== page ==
NAD recommended that the NCMA modify its fire containment claims in two ways. First, NCMA should disclose that the basis for the claims was the ASTM E-119 (ASTM International Standard Test Methods for Fire Tests of Building Construction and Materials) optional hose stream test. Secondly, NCMA should more clearly state that both the masonry and the gypsum board wall systems depicted in the advertising survived the two-hour fire endurance portion of the fire test.
NAD further observed that there was no evidence offered to support the advertiser's conclusions that the ASTM E-119 test demonstrated a product's ability to provide better protection from debris, explosion or other events common in fires, or that it offered better protection for evacuating occupants, thus increasing their chance of survival.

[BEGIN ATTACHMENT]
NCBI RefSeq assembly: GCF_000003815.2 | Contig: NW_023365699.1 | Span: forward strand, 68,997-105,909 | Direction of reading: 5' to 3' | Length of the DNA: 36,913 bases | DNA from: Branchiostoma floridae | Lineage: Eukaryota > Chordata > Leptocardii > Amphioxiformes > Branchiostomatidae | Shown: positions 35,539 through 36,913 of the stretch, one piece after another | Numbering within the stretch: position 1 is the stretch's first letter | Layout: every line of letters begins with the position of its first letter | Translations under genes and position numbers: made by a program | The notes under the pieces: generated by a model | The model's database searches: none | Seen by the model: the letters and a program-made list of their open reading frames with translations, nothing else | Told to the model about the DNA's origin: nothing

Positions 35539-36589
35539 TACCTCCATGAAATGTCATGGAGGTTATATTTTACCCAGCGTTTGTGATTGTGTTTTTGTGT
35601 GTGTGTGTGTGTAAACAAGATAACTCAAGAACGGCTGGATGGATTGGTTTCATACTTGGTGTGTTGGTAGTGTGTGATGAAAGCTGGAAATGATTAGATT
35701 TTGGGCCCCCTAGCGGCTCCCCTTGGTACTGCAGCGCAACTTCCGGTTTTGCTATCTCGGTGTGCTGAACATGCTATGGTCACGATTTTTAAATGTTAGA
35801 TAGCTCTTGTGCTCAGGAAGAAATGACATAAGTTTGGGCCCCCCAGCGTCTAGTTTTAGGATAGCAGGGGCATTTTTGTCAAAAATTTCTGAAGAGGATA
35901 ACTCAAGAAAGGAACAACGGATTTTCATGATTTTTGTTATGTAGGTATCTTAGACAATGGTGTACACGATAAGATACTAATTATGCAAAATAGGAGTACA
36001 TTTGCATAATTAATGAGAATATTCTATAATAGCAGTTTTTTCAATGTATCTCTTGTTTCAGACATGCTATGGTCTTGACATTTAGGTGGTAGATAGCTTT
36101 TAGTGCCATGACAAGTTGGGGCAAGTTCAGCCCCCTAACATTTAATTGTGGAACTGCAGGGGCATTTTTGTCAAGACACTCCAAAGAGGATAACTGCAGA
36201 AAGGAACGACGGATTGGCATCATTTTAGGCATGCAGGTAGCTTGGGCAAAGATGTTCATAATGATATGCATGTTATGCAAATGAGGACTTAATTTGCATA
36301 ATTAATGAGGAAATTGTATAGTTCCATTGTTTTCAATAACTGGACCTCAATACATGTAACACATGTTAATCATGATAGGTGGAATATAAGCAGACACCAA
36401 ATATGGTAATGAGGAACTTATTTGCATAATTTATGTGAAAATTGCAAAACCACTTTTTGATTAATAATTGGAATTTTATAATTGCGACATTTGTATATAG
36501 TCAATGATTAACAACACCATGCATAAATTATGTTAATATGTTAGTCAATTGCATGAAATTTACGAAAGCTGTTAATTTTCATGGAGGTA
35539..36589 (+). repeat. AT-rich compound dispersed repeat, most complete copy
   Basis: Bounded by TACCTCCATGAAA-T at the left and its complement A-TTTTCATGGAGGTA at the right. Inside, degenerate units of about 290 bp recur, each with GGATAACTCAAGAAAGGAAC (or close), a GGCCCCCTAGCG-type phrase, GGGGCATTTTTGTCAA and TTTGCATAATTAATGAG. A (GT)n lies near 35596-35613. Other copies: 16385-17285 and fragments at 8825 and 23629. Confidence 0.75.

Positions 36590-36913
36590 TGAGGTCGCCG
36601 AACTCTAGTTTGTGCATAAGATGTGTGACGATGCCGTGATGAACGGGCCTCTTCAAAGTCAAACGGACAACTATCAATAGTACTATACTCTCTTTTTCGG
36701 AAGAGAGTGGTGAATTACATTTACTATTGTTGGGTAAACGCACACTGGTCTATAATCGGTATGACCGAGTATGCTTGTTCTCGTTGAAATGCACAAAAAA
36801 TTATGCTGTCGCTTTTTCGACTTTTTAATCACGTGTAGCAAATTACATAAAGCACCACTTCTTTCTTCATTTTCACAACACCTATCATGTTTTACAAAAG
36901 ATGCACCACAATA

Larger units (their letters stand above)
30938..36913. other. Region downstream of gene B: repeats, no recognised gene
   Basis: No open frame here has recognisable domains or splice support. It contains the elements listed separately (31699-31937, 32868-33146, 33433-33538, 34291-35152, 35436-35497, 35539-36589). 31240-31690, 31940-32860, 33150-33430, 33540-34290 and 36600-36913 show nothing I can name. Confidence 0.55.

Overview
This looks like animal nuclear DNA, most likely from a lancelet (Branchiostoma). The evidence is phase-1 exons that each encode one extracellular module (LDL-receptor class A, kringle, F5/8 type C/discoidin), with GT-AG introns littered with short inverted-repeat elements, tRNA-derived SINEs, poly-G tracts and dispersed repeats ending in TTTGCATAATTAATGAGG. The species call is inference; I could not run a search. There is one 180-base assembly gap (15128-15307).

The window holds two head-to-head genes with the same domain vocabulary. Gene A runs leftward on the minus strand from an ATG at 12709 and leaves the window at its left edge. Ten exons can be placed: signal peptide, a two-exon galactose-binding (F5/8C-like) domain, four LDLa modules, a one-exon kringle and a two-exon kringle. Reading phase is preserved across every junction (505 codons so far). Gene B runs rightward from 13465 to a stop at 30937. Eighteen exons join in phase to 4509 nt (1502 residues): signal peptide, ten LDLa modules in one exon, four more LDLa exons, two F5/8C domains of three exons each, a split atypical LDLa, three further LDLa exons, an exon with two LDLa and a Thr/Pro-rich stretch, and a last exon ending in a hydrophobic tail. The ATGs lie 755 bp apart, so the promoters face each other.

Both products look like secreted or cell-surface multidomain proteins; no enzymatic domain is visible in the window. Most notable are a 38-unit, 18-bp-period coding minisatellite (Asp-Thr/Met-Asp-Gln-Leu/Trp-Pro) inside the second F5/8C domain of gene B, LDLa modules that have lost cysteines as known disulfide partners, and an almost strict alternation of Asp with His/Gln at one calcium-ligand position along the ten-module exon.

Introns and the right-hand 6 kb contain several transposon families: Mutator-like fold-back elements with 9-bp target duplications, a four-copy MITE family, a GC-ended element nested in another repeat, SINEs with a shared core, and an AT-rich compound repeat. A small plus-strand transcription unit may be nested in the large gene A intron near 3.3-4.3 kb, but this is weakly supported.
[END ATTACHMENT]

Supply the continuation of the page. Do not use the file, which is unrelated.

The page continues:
With respect to the advertiser's mold-growth claims, NAD recommended that the advertiser either discontinue this claim or modify it to avoid the implication that mold will not grow on concrete masonry.
"We commend the NCMA for its efforts in promoting awareness of fire safety," said Jerry Walker, executive director of the GA. "... our industries share many of the same basic principles toward promoting public safety. It is our preference, however, that NCMA not convey its message to the detriment of the gypsum board industry. We support NAD's findings and look forward to working with NCMA to promote passive fire protection construction systems."
A copy of the NAD press release on the decision is available from the GA.